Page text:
Wednesday, January 12, 2011

Ed Kilgore on 'Second Amendment Theology'

But there is one habit of conservative rhetoric that is relevant to the events in Tucson, and it would be helpful to single it out for condemnation instead of indulging in broad discussions about the “climate of hate.” It’s the suggestion that Americans have an inherent “right of revolution” which entitles them to deploy violence when they are convinced that government officials are trammeling on their liberties, and that we are at a stage of history where such fears are legitimate.

This is the nasty underlying implication of Sharron Angle’s remark last year that “Second Amendment remedies” might be necessary to deal with policies supported by her Senate opponent, Harry Reid. And it’s been the subtext of many years of conservative rhetoric about how the Second Amendment is the crown jewel of the Constitution because it ensures a heavily armed citizenry that can take matters into its own hands if government goes too far. In combination with Tea Party militants’ open assertions that the Patient Protection and Affordable Care Act of 2010 and marginal increases in the marginal tax rate represent an intolerable tyranny, reminiscent of the British oppression that made the American Revolution necessary, this belief that Americans should be stockpiling weapons in case they have to stop voting against government officials and start shooting them is extremely dangerous.

This is part of what I was trying to get at with my first post the other day. I don't get my panties in a wad because anybody uses a metaphor, and I *try* not to get upset at an entire movement because fringe nutjobs show up at rallies with provocative signs. (Although I've been guilty of making that generalization: Apologies.) But it does seem to me that there's an ideology on the right that embraces talk of armed revolution in the face of overreaching government -- idle talk, perhaps, but not metaphorical.

That doesn't mean Jared Loughner can be blamed on the right. He can't. Guy was crazy, and crazy does what crazy does.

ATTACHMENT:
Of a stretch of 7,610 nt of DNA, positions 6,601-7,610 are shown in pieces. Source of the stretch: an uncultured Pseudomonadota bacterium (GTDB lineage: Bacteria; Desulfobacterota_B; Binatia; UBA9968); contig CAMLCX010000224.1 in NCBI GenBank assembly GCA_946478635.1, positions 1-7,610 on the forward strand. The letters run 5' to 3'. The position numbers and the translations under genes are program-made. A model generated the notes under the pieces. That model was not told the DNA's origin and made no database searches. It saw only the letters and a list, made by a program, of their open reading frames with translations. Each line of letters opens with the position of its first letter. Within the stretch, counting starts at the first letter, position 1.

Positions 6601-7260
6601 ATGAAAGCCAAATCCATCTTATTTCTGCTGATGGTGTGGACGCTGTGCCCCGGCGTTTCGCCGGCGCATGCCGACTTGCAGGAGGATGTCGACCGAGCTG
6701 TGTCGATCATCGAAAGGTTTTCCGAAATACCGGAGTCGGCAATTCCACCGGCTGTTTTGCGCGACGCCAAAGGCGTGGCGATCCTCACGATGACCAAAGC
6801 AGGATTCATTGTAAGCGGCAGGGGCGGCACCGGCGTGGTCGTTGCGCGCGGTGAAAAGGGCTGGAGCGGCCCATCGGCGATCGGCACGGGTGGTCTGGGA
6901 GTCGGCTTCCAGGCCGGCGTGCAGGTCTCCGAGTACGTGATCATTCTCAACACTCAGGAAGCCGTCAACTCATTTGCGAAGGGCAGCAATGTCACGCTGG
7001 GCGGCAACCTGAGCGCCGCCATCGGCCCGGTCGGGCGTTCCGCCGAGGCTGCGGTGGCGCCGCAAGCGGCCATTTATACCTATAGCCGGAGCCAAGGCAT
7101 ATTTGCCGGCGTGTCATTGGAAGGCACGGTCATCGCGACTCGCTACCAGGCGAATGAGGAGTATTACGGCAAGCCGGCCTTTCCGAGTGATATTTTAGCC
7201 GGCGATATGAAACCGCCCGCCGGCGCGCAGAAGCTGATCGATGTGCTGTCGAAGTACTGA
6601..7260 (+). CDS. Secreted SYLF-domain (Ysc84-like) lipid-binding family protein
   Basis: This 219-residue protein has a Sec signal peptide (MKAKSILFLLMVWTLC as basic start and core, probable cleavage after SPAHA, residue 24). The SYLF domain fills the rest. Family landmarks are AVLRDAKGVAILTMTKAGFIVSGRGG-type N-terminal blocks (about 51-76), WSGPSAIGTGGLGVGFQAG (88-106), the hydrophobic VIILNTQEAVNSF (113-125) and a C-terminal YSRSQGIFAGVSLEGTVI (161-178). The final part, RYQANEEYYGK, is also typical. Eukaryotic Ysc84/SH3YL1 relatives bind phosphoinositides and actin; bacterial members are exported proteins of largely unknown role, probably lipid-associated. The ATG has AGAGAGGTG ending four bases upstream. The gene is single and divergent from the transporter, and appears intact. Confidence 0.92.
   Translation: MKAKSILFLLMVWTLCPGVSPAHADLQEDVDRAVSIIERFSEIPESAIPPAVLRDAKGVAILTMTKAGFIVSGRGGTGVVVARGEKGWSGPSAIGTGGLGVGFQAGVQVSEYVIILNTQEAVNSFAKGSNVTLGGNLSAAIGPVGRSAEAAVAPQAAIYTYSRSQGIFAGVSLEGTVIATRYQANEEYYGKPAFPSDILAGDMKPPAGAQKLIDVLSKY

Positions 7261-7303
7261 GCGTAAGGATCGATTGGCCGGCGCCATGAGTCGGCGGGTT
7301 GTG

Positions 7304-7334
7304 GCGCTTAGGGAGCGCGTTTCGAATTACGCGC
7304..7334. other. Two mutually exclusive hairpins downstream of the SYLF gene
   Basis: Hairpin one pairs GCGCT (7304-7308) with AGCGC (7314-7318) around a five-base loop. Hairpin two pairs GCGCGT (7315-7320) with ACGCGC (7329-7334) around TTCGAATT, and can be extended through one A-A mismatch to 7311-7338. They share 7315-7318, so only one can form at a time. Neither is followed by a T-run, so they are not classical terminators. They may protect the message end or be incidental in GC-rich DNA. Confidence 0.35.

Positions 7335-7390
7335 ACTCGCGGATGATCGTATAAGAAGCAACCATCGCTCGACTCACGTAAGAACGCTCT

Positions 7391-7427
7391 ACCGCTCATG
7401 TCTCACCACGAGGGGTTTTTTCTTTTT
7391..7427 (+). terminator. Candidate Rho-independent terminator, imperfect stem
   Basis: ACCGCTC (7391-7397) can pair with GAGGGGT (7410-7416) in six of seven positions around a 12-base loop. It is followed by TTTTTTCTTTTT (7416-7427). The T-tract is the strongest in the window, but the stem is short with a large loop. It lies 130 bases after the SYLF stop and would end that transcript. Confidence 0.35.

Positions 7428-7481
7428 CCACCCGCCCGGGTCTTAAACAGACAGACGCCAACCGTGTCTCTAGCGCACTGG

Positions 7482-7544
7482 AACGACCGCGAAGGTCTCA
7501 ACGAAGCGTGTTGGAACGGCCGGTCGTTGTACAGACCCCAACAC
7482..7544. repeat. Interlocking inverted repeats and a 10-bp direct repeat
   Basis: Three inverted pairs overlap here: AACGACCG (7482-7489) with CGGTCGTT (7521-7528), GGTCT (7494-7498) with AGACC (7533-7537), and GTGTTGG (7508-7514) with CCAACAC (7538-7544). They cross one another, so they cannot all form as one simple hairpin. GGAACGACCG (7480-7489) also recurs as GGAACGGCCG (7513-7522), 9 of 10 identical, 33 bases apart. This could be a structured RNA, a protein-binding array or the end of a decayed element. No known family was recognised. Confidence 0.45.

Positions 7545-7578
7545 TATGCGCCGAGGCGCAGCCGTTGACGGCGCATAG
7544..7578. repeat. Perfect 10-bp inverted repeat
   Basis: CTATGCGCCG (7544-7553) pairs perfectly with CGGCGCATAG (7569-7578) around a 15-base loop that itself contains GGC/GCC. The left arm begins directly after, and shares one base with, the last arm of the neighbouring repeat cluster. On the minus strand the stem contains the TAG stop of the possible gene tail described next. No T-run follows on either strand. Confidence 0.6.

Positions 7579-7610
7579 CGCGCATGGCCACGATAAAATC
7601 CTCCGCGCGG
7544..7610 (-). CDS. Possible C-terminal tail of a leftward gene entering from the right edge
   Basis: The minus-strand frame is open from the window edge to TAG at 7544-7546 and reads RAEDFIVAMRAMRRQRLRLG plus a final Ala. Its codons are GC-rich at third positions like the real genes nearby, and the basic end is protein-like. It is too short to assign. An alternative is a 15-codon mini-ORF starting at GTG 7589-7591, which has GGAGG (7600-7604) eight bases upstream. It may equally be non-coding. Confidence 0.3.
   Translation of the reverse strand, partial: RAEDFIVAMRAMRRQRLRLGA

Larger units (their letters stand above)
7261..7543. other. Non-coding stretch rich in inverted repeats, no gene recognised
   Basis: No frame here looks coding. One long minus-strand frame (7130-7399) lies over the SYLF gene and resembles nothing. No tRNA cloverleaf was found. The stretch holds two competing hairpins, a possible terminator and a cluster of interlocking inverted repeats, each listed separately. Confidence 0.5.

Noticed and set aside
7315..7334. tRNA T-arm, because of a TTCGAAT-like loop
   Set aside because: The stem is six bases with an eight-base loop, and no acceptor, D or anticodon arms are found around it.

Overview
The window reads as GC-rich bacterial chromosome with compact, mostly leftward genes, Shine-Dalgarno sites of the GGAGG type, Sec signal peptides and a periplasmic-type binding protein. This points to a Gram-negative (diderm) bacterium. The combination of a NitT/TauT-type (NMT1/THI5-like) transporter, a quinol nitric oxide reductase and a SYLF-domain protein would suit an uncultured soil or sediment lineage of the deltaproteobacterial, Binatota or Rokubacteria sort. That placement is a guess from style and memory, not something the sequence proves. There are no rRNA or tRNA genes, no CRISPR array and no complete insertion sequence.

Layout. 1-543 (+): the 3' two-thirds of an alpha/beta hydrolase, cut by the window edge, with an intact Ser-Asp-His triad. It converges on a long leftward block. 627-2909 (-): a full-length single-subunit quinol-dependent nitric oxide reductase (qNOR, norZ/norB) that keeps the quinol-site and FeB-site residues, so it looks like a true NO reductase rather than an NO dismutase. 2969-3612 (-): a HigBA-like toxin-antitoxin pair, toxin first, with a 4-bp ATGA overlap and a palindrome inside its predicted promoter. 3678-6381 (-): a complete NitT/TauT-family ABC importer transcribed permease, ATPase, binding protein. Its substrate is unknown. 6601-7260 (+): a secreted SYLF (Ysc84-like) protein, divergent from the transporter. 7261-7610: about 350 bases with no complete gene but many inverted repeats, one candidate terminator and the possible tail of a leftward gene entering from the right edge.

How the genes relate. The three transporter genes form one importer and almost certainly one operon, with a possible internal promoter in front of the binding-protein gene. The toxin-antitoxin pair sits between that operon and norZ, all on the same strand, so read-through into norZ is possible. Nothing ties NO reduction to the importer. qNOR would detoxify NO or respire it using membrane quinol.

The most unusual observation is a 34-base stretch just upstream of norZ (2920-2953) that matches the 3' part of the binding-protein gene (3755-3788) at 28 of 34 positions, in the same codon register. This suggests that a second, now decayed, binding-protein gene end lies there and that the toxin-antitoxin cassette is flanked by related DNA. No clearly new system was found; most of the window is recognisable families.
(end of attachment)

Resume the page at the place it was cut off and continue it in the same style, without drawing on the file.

But like I said Sunday: Some of us on the left take that kind of talk seriously. And when violence actually happens -- even if it turns out to not be related -- we'll be looking pretty closely for tie-ins as a result. I think lots of liberal commenters overstepped in making the tie-in here, but I understand why it happened.


KhabaLox said...

I think one key concept that is missing from the Tea Party argument is that of "Taxation without Representation." Kilgore hints at it with "the British oppression that made the American Revolution necessary." The American Revolution was necessary not because the crown was levying unfair taxes, but because the Colonies had no political remedy to those (and other) abuses. The Tea Party has a political remedy, which they successfully exercised last November.

Monkey RobbL said...

K: I think if you read the list of abuses in the Declaration, you'll see that it was about a lot more than taxation without representation. Narrowing the American Revolution to being a war about taxes without political remedies is a deep misrepresentation of that conflict.

Joel: I'd (sincerely, not flippantly) like to understand if you don't believe in the right of armed revolution, or if you simply disagree about the threshold beyond which the exercise of that right is justified. If the latter, then do you think the American Revolution met that threshold? Or are you more inclined (as I am) to look at the American Revolution as a secession than an overthrow of tyranny?